Honda bond is good stuff. That is what they recommended to seal the VTEC solenoid on my Honda Accord.Okay, got the rocker arm covers tapped back to flat.
Installed the allen studs that came with the rocker cover girdle kit. Attempted to set the rocker cover over the head and those studs on the left hand side. I found that removing the two front studs that the cover sets down onto the head much easily. I will practice that move several more times before installing the covers.
I guess applying the glue to the head surface/rocker cover contact area, would be a lot less messy than applying it to the cover then handling the cover and placing it in place atop of the head.
But now, I am in a dilemma mode.
I have had the right stuff fail, intake manifold rail ends on a 1987 Buick, 2.8 V6. Even let it set over night before torquing it down. So, I now do not hold much faith in that right stuff.
I have used Honda Bond on a lot of oil exposed items, including Triumph motorcycle engines with vertically split engine cases and never had a leak from them.
I just dont know how well that Honda Bond would hold applying it as heavy as required for the rocker covers on these engines.
I also have on order a set of cork rocker cover gaskets. Thinking a nice smudge of that Honda Bond to each side of the cork gasket, set them over the studs, set the RC over the head and lightly tap on it like what Leroy shows, then let it set for a day or so and then set the extra gasket over the cover, the girdle and then fasten it all to torque.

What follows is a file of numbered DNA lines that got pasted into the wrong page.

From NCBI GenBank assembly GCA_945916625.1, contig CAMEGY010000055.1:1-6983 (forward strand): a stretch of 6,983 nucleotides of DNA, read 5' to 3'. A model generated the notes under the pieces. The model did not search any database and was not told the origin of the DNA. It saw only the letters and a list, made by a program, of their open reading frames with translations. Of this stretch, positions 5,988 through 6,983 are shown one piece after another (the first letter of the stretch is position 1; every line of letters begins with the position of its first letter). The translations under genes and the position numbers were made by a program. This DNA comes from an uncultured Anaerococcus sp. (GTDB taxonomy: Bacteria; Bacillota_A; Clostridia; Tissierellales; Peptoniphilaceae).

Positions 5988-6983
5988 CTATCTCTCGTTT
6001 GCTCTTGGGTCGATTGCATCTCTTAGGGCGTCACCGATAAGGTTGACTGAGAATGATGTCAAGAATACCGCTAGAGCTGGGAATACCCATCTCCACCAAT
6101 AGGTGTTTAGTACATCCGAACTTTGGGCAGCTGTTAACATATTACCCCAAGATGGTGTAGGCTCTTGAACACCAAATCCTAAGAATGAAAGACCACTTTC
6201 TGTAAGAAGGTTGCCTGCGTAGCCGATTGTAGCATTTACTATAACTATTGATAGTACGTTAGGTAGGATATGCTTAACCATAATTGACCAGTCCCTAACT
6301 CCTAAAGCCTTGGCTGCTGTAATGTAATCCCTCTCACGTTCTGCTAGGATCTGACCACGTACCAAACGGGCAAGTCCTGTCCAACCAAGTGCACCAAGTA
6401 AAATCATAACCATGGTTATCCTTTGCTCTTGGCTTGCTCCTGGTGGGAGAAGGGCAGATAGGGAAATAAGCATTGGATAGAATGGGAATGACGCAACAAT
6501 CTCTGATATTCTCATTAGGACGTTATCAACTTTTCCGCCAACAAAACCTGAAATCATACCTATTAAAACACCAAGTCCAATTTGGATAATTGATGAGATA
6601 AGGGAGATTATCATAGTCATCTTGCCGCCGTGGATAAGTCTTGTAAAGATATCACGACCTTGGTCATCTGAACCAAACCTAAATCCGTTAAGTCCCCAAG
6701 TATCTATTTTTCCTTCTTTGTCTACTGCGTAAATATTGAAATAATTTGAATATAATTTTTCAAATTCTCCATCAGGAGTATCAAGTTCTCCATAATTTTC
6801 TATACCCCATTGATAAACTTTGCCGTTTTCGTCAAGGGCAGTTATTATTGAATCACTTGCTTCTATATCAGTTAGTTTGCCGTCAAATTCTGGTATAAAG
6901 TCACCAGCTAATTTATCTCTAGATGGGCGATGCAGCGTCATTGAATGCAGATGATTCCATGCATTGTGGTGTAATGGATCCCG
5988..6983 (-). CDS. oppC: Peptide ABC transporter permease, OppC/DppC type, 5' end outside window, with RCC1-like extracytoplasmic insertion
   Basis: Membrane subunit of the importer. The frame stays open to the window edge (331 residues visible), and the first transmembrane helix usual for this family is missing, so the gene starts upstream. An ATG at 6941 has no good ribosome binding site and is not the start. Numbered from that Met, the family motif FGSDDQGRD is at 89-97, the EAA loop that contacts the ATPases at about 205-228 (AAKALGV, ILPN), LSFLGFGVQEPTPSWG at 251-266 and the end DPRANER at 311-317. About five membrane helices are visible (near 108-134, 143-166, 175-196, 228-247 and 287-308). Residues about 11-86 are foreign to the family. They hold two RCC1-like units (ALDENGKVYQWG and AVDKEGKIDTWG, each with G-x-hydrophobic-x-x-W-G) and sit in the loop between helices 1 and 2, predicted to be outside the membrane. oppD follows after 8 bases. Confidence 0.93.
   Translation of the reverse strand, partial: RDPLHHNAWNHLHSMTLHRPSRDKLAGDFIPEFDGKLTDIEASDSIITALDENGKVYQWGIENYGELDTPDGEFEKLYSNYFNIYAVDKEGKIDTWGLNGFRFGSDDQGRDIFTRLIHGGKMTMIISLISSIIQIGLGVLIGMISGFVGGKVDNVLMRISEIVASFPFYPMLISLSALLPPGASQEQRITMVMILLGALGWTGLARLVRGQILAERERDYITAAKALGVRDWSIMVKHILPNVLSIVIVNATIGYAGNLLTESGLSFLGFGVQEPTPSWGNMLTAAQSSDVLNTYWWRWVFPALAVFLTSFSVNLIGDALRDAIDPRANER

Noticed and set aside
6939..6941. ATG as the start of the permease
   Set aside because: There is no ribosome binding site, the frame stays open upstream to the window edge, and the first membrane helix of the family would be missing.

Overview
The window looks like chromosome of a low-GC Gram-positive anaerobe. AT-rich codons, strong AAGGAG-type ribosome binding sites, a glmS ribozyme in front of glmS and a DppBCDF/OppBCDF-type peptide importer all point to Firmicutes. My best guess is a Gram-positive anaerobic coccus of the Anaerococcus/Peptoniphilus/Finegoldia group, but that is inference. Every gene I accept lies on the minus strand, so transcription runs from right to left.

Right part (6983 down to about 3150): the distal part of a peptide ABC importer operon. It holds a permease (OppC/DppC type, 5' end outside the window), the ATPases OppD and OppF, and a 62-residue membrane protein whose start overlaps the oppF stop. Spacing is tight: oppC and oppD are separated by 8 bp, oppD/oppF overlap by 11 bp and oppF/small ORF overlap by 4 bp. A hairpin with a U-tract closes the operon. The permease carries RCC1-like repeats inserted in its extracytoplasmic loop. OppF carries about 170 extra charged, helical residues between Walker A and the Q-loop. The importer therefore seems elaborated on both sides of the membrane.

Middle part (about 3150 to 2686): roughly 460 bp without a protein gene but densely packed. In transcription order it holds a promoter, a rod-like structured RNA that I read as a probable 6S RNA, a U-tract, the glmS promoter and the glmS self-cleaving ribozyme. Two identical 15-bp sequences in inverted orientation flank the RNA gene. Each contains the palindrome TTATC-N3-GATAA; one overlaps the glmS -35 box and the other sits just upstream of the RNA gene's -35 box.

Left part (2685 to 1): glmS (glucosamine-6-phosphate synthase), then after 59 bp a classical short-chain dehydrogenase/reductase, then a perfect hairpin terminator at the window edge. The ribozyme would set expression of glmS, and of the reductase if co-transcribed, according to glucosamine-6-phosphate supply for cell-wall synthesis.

Any thoughts on using something like that Honda Bond ?
Any thoughts on using cork gaskets with sealer on both sides between the head and the covers.
I am also tempted, long as I have sprung in this deep to the CC, to just spend the extra hundred, plus mailing, and get that set of reinforced, reusable gaskets from Leroy.
I do have a partial tube of Honda Bond. I’ll go to the Marine/Honda dealer Monday and get a fresh tube.Honda bond is good stuff. That is what they recommended to seal the VTEC solenoid on my Honda Accord.
Saw Leroy’s video showing cork gaskets on both sides of the valve cover. Talked to him after the girdle kit arrived and he said you can install one under, but don’t need to. I have yet to install it. He suggested not pulling the valve cover and simply installing the girdle over it to see if it stops the leak. I just haven’t gotten around to it due to the cold Montana winter and the fact I was troubleshooting the electrical on the transfer case which is more of a priority.
Was that a solid sort of a clunk noise, or, was it a series of clicks while the key is held to the start position ?I suppose heat and idling is the #1 killer on the starter! last night I went to pick up my son from work. sat there idling for about 20 minutes while he finished up. then headed off the Wataburger for dinner. while in the drive though I had to kill the engine so they could hear me in the loudspeaker, made my order and then went to start the truck... click....click...vroom!! this was the first time I have had the starter do this on this truck. I figured it was due to all the idling and it most likely heat up the starter pretty good. That or it's trying to warn me that it's time....
it was a solid clunk when I turned the key. did it twice, once for the first two tries then it cranked over like normal. I could hear the Bendix hit but nothing else.Was that a solid sort of a clunk noise, or, was it a series of clicks while the key is held to the start position ?
One solid click/clunk would be starter failure.
Series of click click click is a battery low on voltage or else a poor connection between batteries and starter.